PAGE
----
The U.S. Air Force deployed four F-22 Raptors from Joint Base Langley-Eustis, Virginia, to Eglin Air Force Base, earlier this month for the unit's first operational integration training mission with the F-35A Lightning II assigned to the 33rd Fighter Wing here.
The purpose of the training was to improve integrated employment of fifth-generation assets and tactics. The training allowed both units to gain operational familiarization and capture lessons learned to improve future exercises.
"When the F-22 and F-35 come together, it brings out the strength of both airplanes," said Lt. Col. Matt Renbarger, F-35 pilot and 58th Fighter Squadron commander. "The F-22 was built to be an air-to-air superiority fighter and the F-35 was built to be a strike fighter. These airplanes complement each other and we're trying to learn how to take that from a design perspective into a tactical arena and be the most effective combat team we can be working with the F-22s."
The F-35s and F-22s flew offensive counter air, defensive counter air and interdiction missions together, exploring ways to maximize their fifth-generation capabilities.
"The missions started with basic air-to-air and surface attacks," said Maj. Steven Frodsham, F-22 pilot and 149th Fighter Squadron, Virginia Air National Guard, Joint Base Langley-Eustis, Virginia. "As the training progressed, the missions developed into more advanced escort and defensive counter air fifth-generation integration missions."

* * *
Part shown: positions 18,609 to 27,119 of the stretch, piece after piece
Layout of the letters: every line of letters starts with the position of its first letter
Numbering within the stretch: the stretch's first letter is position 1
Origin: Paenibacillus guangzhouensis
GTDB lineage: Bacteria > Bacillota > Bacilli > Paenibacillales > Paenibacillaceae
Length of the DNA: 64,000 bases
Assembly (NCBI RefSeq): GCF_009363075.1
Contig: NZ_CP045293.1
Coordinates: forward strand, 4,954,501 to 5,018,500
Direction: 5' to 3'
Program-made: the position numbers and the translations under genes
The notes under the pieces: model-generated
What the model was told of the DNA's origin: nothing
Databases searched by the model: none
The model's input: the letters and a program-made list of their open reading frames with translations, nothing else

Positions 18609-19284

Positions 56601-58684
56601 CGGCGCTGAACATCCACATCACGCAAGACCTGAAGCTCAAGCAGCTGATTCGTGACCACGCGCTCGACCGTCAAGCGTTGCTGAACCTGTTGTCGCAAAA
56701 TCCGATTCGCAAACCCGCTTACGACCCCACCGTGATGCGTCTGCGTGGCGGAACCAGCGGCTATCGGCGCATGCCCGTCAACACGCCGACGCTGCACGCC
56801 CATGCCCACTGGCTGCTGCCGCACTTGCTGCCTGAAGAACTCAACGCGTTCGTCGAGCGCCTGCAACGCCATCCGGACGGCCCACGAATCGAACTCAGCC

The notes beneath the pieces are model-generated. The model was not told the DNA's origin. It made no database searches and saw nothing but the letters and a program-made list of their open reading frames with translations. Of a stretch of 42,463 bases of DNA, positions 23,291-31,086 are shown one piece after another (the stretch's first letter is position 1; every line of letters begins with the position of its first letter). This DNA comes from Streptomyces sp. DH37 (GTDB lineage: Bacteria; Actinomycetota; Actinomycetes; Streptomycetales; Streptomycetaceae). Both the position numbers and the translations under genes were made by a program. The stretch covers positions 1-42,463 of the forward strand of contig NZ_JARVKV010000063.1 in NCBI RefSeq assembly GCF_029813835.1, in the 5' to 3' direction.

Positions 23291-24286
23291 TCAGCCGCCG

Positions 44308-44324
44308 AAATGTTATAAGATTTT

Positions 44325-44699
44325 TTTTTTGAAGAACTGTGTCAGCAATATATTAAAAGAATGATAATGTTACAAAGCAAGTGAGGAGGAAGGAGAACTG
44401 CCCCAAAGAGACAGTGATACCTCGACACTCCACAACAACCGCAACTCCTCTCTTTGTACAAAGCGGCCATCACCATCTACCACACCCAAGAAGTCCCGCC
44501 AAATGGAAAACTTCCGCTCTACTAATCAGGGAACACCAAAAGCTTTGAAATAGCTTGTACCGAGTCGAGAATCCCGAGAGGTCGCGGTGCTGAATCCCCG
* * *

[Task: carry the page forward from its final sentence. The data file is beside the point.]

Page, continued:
The Air Force recently employed fifth-generation combat airpower for the first time against the self-proclaimed Islamic State of Iraq and the Levant during the most recent joint coalition campaign. The ground strike was the F-22 Raptor's combat debut, demonstrating the decisive impact fifth-generation capabilities bring to real-world scenarios.
Like the F-35, the F-22 brings an unrivaled stealth capability to the fight. However, as seen in the recent employment in Syria, it's the aircraft's ability to provide heightened situational awareness to other aircraft through the platform's integrated avionics and fused sensors - often referred to as "fusion" - that makes all the aircraft in the strike package more lethal and survivable, maximizing the full capabilities of airpower.
"Fusion and stealth - those are the two things that fifth-generation aircraft bring to the fight," said Renbarger. "It's all of those sensors coming in to give me that fused battle picture that I have displayed in my cockpit along with fifth-generation stealth that enables me to go undetected into the battlefield with that high situational awareness to do what I need to do for the fight."
The F-22 sparked the Air Force's fourth-to-fifth generation integration efforts. Now that the F-35 program is moving closer to its initial operational capability, it too can begin to integrate with the fourth-generation systems as well as its fifth-generation F-22 counterpart.
"The F-22 and F-35 squadrons integrated very well," said Frodsham. "The lessons learned and tactics developed from this training opportunity will help to form the foundation for future growth in our combined fifth-generation fighter tactics."
by Staff Sgt. Marleah Robertson
33rd Fighter Wing
Source: US Air Force
Date: Nov 20, 2014